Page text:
APA Spotlight: Aldous Davidson, Co-manager, Asian American Film Lab

APA Spotlight is a weekly interview of Asian Pacific Islander Americans (APIA) community leaders. It is a spotlight on individuals who have dedicated their careers to issues surrounding the APIA community with the goal of bringing much deserved recognition to their work and cause(s).

Aldous Davidson is an NYU film graduate who has been acting and directing for the past 10 years and his recent short film How to Greet the Dead was an Interpretations Film Award winner. He is currently a co-manager of the Asian American Film Lab, a non-profit organization dedicated to helping Asian Americans find film and acting resources in the New York City area.

What is your organization’s mission statement?

The AAFilmLab is a collaborative non-profit organization of New York based Asian American filmmakers, writers and actors who meet twice a month to hone their craft, share resources, educate, challenge and support one another. We organize monthly script readings and screenings with constructive feedback as well as industry meet and greets.

How did you end up doing what you’re doing?

I had been an active member of the AAFilmLab for years, cultivating a lot of great relationships and contacts and really loved what the Lab was doing for the community. Around January 2011, a lot of the old management team members moved out of New York for various reasons and so I was asked to step into a leadership role along with Carl Li and Amy Chang so that the Lab would be able to continue, which I’m very glad I did. We provide a great service to Asian American filmmakers and actors in the New York community.

If Hollywood made a movie about your life, whom would you like to see play the lead role as you?

Ha! This is a great question. If a film was made about my life, I guess a quality Asian actor like Ken Leung would do a great job playing me, but if you want to Hollywood-ify’d it, I’d suggest getting someone crazy like Nic Cage. He’s always entertaining both on and off the screen. Did you know he owns dinosaur skulls?

How can people find out more about your organization or get involved?

People can find out more about our organization and get involved through our website and we encourage folks to join our Facebook page.

If you had a crystal ball, what do you see for the future of the Asian/Pacific Islander American community?

Crystal ball or no, it’s really up to us to shape our future, especially when it comes to film and entertainment. Entire markets have erupted out of culture-based genres such as hip hop and martial arts. Hopefully there will be a lot more of these types of things in the future and we’ll be able to cultivate untapped genres, etc. and really bring Asian Americans into the mainstream. It’ll take time and a lot of work will have to be done at a grassroots level. At the very least, we need more Asian American pioneer filmmakers and actors out there making a difference and in the public eye.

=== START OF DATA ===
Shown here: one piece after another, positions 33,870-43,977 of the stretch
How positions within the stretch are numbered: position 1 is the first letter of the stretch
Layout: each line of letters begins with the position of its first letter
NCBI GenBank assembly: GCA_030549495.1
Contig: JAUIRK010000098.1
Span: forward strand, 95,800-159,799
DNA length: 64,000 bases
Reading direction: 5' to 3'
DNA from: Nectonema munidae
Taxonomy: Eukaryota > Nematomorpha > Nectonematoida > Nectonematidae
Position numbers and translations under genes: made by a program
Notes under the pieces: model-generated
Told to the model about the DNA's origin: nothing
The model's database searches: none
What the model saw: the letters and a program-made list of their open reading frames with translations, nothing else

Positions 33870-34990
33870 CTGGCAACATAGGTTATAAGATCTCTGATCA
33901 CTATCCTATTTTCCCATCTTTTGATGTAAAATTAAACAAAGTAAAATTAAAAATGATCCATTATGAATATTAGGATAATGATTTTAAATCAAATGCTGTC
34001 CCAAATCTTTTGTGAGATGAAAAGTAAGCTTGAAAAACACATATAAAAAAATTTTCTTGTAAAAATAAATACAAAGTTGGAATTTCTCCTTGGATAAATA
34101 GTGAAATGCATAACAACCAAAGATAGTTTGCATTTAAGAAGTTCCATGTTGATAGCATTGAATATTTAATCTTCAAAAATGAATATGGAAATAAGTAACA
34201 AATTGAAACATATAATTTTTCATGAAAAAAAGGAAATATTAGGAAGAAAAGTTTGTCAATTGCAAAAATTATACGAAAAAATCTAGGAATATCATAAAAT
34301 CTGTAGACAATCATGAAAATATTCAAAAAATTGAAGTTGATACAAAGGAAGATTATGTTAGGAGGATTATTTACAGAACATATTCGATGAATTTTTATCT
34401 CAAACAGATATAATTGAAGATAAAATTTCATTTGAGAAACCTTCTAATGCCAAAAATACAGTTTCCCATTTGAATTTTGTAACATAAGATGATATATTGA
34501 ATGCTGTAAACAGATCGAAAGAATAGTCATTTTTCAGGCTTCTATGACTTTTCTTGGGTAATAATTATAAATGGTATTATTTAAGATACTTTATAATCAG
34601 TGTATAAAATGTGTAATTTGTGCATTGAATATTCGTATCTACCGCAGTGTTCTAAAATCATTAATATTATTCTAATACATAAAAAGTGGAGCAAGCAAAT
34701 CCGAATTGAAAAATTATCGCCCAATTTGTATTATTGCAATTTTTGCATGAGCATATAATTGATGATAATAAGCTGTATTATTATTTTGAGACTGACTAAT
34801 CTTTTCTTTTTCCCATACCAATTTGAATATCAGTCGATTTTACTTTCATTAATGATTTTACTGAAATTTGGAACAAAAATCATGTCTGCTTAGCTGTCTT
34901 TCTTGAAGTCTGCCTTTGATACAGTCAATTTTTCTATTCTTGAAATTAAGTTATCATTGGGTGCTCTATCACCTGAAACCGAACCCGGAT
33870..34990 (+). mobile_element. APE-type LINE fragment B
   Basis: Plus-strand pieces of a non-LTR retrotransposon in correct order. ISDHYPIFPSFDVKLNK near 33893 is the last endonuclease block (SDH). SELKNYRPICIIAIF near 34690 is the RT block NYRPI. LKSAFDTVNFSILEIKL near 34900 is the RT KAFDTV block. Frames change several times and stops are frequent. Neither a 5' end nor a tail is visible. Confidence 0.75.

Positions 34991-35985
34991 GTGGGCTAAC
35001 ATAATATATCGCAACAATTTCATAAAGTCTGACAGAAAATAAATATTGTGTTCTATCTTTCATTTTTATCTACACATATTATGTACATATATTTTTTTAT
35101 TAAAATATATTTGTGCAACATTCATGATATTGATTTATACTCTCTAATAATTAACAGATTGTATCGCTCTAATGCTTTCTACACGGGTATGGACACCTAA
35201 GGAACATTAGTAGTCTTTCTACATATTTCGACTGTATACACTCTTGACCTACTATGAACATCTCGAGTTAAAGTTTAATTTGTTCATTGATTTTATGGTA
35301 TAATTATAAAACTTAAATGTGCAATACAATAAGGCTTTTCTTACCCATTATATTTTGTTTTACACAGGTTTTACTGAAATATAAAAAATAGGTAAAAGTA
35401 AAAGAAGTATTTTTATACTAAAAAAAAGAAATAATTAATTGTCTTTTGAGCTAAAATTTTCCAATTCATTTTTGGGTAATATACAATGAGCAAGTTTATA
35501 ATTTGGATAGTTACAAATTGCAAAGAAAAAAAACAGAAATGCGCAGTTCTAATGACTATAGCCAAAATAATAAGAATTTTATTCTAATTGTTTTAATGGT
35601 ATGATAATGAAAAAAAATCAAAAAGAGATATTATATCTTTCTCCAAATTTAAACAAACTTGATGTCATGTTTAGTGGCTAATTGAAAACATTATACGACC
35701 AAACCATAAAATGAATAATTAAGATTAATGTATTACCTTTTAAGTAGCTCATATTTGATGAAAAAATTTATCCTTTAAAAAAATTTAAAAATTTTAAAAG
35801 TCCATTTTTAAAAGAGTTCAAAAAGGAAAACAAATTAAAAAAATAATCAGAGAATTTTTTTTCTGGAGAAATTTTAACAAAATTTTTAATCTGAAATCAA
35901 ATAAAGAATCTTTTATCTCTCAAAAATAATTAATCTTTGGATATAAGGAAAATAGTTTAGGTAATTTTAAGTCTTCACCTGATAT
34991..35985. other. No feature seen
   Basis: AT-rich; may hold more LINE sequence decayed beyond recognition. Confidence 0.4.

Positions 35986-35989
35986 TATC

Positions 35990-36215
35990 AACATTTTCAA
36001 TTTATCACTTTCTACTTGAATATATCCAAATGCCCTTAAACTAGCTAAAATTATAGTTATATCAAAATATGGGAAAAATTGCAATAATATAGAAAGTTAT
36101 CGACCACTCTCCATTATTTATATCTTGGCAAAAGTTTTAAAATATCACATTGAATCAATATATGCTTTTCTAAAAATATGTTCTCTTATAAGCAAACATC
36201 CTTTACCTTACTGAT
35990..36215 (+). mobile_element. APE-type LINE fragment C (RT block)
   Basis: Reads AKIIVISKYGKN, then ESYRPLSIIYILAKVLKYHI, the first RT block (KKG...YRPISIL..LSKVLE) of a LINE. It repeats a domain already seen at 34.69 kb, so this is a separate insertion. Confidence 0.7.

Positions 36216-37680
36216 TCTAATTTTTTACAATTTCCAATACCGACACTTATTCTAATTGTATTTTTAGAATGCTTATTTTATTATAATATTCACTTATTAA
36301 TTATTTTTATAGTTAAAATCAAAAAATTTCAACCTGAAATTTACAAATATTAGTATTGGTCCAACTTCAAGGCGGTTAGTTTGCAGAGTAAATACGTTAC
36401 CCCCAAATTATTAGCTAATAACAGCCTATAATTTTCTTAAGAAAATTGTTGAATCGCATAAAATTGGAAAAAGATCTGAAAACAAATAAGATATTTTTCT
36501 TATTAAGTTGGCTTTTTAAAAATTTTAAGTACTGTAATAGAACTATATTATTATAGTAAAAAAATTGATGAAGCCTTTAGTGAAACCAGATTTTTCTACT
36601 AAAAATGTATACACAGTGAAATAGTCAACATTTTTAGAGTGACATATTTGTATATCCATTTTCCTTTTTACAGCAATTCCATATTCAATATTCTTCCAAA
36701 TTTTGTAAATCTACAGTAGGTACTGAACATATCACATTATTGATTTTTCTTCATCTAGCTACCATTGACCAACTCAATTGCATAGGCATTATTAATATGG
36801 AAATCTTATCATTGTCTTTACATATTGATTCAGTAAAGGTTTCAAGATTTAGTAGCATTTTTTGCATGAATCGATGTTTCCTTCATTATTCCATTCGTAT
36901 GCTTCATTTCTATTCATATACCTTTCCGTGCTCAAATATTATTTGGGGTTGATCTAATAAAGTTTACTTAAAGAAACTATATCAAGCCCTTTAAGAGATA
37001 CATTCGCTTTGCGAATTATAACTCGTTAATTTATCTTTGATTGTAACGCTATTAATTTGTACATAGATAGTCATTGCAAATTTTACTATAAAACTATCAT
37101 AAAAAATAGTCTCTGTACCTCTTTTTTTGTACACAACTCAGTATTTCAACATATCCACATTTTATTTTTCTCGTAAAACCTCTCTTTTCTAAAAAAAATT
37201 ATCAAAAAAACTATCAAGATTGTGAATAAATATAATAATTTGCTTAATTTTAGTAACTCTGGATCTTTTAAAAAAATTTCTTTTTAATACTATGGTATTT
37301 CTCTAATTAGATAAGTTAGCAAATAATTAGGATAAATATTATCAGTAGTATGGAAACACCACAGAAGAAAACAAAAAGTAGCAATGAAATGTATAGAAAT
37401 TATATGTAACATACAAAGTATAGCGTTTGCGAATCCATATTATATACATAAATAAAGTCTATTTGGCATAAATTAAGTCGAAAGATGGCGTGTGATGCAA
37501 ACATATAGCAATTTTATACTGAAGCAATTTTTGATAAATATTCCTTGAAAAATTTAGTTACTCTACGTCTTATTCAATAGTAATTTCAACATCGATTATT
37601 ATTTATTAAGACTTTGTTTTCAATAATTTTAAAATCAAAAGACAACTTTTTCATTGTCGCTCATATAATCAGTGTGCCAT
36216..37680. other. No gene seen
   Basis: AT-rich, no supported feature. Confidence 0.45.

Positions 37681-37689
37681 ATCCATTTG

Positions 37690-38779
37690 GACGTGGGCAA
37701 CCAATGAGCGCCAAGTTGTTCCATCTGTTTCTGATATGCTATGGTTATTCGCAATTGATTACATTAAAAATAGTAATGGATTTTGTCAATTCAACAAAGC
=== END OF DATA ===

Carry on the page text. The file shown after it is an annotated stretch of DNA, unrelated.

Bonus Question: What advice do you have for young professionals? Would you give different advice for young Asian Pacific Islander American professionals?

For young Asian American filmmakers, my advice would be to study. Study what it means to make a film. Watch what the masters do with the camera in order to tell a story. Each movement and placement of the camera is a deliberate choice and means something. Study how much work, effort and manpower goes into making a successful film and writing a successful script. A lot of time and money goes into making films and you don’t want to waste any of it. Get yourself on as many sets as possible, both small and big, and learn from other people’s mistakes and successes. Finally, it sounds cliché but a great lesson is to be yourself. Know that every great artist who has made a positive and influential impact on the world has done it being entirely themselves with their own vision. People respond to that and it’s what differentiates the great ones from the flash in the pans.

Bonus Question: What are your comfort foods and what memories do you have associated with them?

I like dim sum. I have a lot of great memories going to dim sum with my mother’s side of the family. Great tasting stuff!

Bonus Question: What’s your guilty pleasure?

My guilty pleasure? Sci-fi and fantasy novels. I like reading those a lot for some reason. Maybe its escapism.

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About Koji Steven Sakai

Writer/Producer Koji Steven Sakai is the founder of Little Nalu Pictures LLC and the CEO of CHOPSO (www.CHOPSO.com), the first Asian English streaming video service. He has written five feature films that have been produced, including the indie hit, The People I’ve Slept With. He also produced three feature films, a one hour comedy special currently on Netflix, and Comedy InvAsian, a live and filmed series featuring the nation’s top Asian American comedians. Koji’s debut novel, Romeo & Juliet Vs. Zombies, was released in paperback in 2015 and in audiobook in 2016 and his graphic novel, 442, was released in 2017. In addition, he is currently an adjunct professor in screenwriting at International Technological University in San Jose.
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